Letting Go

This will be a slightly longer, work-related post dealing with some frustrations I have and learning to move forward. Just giving fair warning to any who dare venture forward. 🙂


Two months ago, I embarked on a new journey; one that took me from my previous job as a Team Leader to a newly created role that we’ve now called Project Specialist.  I had been in my previous position for more than five years, having achieved quite a bit.  Over the course of my five years leading my teams, we had seen growth, progress, added efficiencies and a better flow of communication.  While things were far from perfect, I think it is a fair assessment to say that we were much better off than when I had moved into the role.

As with any good leader, you are always looking for ways to improve your team, to become more efficient and to help build people’s capacities and skills.  For years I had been churning things around in my mind, trying to find some way of restructuring our ways of working and bringing added value to our organization.  A few of my ideas (at least I thought) had some promise.  They were sound in approach and would have brought a new measure of accountability and quality to the work being done.  They would have required some work along with a change of mentality from the operational areas that we serviced.  It would be a challenge, but I was convinced my ideas would help advance the quality of the work being provided to our clients.

Of course, there were roadblocks; not the least of which was the corporate structure in place.  When discussing with my manager, she fully supported my proposals and brought them forward to our director.  This is where things appeared to break down.  Never being part of the discussions themselves, I never truly knew where the breakdown was occurring. Was my manager not selling the proposal to her peers and the director?  Was the director on board but his superiors shutting him down?  Did we simply not have enough money or resources to do what I wanted?  I don’t know.  But for the last few years in my role as Team Leader, I was continually frustrated by my inability to move this forward.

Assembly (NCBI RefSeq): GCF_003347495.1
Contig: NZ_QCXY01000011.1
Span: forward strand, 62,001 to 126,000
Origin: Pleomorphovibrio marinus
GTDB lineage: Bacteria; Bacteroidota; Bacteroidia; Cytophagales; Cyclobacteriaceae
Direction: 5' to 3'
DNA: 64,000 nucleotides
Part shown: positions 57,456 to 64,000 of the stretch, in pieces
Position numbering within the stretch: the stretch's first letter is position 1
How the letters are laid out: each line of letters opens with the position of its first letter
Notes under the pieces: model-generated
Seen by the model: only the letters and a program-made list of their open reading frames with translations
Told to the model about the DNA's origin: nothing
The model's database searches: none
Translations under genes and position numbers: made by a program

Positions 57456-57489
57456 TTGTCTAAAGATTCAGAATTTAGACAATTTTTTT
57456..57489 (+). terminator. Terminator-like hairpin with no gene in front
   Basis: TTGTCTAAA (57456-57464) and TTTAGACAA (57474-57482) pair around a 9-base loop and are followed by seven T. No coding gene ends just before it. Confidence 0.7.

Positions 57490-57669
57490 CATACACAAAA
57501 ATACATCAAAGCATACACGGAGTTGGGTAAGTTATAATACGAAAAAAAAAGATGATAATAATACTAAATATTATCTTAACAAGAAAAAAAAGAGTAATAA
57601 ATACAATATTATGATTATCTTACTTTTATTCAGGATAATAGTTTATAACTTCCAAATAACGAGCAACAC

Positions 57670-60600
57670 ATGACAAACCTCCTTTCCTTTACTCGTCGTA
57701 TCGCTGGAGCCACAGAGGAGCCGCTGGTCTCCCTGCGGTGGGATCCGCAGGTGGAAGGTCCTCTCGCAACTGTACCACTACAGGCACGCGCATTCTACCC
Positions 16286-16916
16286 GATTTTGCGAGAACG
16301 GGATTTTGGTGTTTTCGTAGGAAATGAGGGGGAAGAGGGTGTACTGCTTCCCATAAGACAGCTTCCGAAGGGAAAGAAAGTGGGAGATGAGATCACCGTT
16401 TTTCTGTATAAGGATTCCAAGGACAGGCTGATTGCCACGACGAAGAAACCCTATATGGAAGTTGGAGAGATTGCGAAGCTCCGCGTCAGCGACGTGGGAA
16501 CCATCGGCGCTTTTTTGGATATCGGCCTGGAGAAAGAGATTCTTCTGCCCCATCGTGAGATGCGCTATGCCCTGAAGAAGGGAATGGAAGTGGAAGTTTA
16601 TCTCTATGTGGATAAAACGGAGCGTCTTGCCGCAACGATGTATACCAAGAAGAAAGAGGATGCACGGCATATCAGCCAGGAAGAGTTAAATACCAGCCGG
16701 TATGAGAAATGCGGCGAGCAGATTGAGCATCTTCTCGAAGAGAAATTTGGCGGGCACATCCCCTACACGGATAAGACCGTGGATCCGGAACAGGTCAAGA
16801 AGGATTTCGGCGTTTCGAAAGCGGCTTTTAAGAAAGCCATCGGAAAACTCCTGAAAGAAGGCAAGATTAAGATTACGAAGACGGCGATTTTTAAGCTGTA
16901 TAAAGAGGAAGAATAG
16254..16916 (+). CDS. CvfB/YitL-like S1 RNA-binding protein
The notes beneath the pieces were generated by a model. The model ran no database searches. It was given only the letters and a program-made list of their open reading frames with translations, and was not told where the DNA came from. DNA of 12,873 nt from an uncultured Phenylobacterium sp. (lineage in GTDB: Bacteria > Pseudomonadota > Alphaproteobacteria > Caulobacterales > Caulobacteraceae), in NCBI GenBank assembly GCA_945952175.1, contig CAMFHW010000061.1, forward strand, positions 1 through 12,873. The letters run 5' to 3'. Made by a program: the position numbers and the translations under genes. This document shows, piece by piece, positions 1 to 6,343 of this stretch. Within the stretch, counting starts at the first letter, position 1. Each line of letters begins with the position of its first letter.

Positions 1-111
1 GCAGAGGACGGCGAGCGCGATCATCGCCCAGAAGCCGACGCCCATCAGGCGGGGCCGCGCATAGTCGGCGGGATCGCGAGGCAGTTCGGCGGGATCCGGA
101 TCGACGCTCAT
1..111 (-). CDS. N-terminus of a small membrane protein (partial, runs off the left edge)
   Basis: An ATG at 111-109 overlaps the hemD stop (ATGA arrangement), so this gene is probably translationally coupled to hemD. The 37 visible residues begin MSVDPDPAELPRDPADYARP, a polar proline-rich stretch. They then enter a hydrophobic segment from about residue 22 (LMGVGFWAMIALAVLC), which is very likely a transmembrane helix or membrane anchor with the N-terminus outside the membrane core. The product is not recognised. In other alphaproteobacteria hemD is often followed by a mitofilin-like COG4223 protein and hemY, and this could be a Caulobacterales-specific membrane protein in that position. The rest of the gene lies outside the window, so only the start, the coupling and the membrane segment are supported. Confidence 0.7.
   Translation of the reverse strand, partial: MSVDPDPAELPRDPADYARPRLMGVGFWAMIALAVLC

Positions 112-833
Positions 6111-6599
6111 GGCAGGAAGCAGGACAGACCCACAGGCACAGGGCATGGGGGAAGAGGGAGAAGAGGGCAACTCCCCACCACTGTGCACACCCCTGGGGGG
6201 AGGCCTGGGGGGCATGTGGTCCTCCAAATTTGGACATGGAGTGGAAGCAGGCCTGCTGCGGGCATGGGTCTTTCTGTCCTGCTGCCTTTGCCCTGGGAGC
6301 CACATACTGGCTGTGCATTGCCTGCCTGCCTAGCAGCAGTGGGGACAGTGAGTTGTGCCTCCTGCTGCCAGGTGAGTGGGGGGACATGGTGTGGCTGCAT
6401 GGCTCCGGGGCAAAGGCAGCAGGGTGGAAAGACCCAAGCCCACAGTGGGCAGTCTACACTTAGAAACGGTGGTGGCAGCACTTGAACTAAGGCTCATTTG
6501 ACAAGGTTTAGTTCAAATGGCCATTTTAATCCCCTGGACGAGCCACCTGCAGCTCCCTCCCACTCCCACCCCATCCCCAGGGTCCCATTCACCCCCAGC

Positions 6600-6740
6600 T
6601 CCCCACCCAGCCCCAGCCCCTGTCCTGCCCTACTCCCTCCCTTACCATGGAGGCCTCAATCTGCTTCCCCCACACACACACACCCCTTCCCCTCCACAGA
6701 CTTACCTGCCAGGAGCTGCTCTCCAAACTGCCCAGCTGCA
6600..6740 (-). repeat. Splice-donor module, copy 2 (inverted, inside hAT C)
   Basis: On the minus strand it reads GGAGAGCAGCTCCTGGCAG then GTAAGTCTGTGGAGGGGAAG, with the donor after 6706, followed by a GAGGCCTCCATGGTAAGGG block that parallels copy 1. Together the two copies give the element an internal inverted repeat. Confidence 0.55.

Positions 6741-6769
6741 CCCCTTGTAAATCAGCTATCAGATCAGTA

As a means of trying to advance with baby steps, we started to introduce small aspects of my overarching plan into our routine.  But without making changes to our processes or structure, we weren’t able to do much.  The regular workloads were too much; I just couldn’t pile more on top.  So we built a concept.  We did little forays into the direction we wanted to go, but it was never sustainable.

In the intervening months, we had a change of leadership.  Our former director left the organization and a new face was seated in the driver’s seat.  Since that time, there seems to be much more openness to moving things forward.  We are seeing things progress and change more rapidly than we have in the past.  Then, I had an opportunity to move into a new role.  I took my chances and left my old world of leadership behind.